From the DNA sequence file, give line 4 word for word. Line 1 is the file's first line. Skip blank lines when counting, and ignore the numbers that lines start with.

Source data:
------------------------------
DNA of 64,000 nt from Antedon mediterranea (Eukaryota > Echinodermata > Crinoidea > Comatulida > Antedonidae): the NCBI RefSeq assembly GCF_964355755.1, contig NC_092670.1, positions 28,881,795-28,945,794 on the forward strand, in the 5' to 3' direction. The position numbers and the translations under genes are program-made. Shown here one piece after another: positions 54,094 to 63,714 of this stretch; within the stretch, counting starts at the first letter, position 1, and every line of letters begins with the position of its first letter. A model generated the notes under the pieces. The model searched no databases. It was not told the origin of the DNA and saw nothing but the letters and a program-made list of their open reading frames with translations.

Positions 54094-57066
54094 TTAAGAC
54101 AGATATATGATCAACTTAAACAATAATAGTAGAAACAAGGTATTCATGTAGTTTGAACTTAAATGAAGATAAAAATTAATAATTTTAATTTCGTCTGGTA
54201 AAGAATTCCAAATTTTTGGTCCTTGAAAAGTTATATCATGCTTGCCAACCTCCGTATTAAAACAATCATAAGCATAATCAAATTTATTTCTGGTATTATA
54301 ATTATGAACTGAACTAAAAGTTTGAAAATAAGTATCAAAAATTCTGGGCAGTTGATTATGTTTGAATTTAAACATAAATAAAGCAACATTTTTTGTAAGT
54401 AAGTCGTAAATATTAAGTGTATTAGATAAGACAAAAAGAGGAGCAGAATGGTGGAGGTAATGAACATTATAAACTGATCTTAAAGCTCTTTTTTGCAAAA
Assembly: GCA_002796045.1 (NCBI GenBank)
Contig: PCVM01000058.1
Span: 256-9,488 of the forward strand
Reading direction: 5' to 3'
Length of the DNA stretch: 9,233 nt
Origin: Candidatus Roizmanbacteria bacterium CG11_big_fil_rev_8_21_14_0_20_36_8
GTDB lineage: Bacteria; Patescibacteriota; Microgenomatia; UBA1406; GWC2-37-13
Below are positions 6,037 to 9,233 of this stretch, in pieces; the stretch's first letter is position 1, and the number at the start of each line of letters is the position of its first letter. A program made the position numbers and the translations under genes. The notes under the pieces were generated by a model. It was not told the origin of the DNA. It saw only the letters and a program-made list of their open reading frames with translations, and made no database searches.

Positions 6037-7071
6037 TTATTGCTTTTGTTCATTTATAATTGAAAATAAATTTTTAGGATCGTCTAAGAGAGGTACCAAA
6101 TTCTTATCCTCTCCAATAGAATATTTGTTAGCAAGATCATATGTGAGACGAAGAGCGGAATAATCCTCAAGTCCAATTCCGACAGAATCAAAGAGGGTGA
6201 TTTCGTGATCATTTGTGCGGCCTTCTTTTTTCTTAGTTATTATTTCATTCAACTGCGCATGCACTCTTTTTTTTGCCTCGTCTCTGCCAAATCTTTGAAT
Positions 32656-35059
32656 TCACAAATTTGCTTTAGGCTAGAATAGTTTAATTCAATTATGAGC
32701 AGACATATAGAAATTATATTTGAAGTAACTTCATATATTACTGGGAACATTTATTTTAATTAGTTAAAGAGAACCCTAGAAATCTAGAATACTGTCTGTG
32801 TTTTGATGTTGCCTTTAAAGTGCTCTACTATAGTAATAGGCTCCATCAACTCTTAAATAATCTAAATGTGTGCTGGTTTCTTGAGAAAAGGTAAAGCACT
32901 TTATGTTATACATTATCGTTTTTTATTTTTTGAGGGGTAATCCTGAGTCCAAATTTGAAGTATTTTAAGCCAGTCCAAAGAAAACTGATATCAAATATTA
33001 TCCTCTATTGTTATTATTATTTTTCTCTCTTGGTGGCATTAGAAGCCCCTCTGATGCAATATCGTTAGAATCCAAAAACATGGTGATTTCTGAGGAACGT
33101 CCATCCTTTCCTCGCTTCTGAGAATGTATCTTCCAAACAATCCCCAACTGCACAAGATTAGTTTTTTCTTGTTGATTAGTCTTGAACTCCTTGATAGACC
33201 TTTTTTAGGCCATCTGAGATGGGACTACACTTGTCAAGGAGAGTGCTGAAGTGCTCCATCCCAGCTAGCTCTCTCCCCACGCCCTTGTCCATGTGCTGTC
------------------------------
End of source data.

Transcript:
54101 AGATATATGATCAACTTAAACAATAATAGTAGAAACAAGGTATTCATGTAGTTTGAACTTAAATGAAGATAAAAATTAATAATTTTAATTTCGTCTGGTA